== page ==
Another Timbre TimHarrisonbre
at151 Emmanuel Holterbach & Blutwurst - ‘Ricercar nell’ombra’
A 46-minute piece composed by Emmanuel Holterbach in collaboration with the Italian ensemble Blutwurst:
Cristina Abati (viola) Marco Baldini (trumpet) Maurizio Constantini (double bass) Daniela Fantechi (accordion)
Michele Lanzini (cello) Edoardo Ricci (bass clarinet) Luisa Santacesaria (harmonium)
‘Ricerar nell’ombra’ was developed during Bluwurst’s residency at Tempo Reale, at SpazioK Prato and SBA+C, Florence.
Interview with Emmanuel Holterbach
Tell us about the 'ricercar nell'ombra' project. How did it start, what does the
title refer to, and how was the piece developed with Blutwurst?
Meeting Blutwurst was like a shooting star appearing in the night sky… They loved my work, I loved their work. So make a choice: become friends or work together. We actually did both.
Blutwurst are based in the beautiful city of Florence and had good connections with Tempo Reale (an organization for contemporary music research founded in the 1980’s by Luciano Berio). This is where we were able to start work together during a three-week residency back in May 2018.
I come from an art background and turned at an early age to sound art back in the 90’s (sound installation, noise performance, inventing instruments). I’ve worked as a musique concrète composer since early 2000, so I was confused when they proposed that I should compose a piece for them. I actually don’t have a clue how to write a score - I don’t even read notes! But they do, so I started to consider strategies of collective work…
In my electroacoustic work, there are a lot of cycles, embroideries, loops into loops into loops into loops of various length, creating hypnotic swell effects. I immediately thought that would be an interesting way to start. Cycles of tones played by skilled musicians - and that’s what Blutwurst are!
On the other hand, I have a love affair with Italian music, especially ancient, medieval music, through to Baroque, and on to the experimental music of the 60’s and 70’s (Giusto Pio, Roberto Cacciapaglia, Marino Zuccheri, Teresa Rampazzi and Gruppo NPS, Enore Zaffiri, Franca Sacchi - thank you Die Schachtel for bringing most of these to light). So I wanted to make a humble and sincere homage to the Italian musical tradition.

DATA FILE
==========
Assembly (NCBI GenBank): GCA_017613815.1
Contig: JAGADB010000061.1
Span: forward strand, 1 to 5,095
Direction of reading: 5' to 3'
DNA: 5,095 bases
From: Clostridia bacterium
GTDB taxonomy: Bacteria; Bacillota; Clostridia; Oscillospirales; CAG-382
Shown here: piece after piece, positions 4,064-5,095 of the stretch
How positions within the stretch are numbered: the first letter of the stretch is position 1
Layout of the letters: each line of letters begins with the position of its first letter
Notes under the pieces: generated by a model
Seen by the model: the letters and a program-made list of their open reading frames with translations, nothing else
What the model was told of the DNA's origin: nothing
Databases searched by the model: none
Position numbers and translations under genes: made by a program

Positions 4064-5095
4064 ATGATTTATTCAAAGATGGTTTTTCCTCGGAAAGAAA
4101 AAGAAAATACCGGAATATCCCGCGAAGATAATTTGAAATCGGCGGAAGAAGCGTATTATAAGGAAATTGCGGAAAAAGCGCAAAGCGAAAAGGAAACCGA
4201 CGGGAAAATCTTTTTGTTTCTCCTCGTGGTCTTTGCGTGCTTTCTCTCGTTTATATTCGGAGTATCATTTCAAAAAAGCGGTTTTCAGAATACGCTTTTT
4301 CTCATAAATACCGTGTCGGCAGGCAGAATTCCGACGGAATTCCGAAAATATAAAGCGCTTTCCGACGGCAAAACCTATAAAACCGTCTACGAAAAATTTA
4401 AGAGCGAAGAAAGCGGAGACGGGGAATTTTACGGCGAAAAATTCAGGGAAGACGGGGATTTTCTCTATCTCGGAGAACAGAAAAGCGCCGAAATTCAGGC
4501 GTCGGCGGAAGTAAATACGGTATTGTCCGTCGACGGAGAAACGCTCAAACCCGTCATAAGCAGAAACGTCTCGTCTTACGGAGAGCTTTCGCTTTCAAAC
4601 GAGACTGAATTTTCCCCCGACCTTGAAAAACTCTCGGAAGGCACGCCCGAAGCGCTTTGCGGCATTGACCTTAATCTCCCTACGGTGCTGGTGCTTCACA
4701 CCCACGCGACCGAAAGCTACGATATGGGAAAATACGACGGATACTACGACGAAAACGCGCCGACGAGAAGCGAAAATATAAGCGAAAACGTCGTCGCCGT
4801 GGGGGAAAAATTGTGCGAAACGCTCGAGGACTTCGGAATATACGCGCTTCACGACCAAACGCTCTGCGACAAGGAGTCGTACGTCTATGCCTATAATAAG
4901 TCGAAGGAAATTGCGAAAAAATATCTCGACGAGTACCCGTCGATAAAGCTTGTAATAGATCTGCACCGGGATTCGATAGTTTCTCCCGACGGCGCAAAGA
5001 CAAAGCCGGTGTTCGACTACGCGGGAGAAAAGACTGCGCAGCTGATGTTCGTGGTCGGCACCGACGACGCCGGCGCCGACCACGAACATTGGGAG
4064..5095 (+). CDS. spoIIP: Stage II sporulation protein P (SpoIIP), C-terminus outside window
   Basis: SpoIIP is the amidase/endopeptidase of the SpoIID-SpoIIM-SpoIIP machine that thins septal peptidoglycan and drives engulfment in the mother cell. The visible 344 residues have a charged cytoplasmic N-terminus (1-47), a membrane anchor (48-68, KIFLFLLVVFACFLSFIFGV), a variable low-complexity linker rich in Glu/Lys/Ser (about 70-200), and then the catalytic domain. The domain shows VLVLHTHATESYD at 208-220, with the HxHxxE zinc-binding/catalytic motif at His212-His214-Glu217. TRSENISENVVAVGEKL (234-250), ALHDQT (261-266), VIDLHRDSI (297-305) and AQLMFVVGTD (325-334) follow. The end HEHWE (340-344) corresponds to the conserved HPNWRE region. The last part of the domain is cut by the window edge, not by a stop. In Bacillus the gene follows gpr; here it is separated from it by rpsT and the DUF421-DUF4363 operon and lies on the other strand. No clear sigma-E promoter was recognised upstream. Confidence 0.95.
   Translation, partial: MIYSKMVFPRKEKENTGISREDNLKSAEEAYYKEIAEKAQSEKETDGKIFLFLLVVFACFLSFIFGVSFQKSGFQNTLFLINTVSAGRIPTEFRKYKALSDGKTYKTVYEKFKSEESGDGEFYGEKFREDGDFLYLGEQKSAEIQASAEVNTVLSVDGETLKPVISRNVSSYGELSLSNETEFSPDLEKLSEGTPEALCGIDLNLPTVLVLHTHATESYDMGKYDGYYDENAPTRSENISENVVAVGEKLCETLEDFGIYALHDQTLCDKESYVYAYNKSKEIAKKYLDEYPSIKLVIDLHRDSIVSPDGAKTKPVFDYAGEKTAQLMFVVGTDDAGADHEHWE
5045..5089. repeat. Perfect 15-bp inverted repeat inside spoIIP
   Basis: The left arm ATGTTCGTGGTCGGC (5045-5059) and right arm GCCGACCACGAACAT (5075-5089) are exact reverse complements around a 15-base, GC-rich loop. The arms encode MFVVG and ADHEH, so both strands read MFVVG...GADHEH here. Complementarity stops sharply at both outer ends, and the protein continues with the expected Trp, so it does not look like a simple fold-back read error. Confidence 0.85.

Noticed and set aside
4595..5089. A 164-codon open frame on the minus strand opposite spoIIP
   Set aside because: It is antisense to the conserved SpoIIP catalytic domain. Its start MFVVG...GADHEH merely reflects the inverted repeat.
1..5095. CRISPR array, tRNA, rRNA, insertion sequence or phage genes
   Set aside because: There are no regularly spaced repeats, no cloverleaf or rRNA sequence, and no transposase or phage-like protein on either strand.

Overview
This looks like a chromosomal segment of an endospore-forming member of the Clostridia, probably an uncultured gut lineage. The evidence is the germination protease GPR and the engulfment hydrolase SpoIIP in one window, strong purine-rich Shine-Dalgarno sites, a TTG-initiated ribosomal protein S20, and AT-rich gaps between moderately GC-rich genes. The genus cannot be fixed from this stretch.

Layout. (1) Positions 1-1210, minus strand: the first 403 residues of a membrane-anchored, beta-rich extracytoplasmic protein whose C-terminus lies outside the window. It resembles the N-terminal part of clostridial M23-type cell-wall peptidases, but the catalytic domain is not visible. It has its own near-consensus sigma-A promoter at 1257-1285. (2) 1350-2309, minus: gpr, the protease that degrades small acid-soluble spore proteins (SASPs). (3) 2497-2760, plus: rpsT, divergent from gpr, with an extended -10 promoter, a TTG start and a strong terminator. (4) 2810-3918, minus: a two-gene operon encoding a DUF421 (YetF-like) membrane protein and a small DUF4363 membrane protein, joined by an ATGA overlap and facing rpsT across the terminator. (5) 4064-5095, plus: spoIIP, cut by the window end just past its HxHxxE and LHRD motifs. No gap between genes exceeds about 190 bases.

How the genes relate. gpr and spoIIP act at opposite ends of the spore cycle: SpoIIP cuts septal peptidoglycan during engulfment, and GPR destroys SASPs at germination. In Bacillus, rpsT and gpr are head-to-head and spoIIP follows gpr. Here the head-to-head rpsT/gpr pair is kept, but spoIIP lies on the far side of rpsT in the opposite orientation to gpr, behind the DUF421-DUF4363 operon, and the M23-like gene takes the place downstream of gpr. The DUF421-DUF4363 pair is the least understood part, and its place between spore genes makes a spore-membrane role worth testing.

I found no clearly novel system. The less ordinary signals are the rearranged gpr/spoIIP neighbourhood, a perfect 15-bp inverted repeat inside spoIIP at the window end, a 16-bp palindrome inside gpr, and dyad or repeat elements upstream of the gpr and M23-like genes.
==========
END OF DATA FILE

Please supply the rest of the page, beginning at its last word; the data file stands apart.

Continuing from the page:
There was also this beautiful composition, « Ricercar III » by Francesco Guami, a composer from Lucca in Tuscany who worked during the XVI century. The first seconds of this piece fascinated me, seven notes whirling in a gorgeous, simple melody… blooming. So this is where things started: if the notes of this melody created such a beautiful state of contemplation, what if we started stretching them, permutating them, and created a large structure out of them? The intuition was good and turned into a fertile soil for our collaboration to blossom.
Then we talked about important things.
I walk and hike a lot. Walking in the landscape is a basis of my musical thoughts (and also in my life). Experiencing the subtle variations of the ground, minerals, vegetation, lichen, mushrooms, from lakesides to mountains, from forests to large plains, valleys, shores. And also the tensions in the air, meteorological events, the strength of tectonics…all these elemental considerations titillating and happening in your mind when you start experiencing the great outside, in whatever wild and solitary places still remain.
How to create with music an experience of the deep, of the large forces surrounding us everywhere, every day, at all times?
We also talked about the ancient tradition of scroll painting in Japanese and Chinese culture, especially the long horizontal scrolls, where you can get lost into contemplation, wandering on painted paths.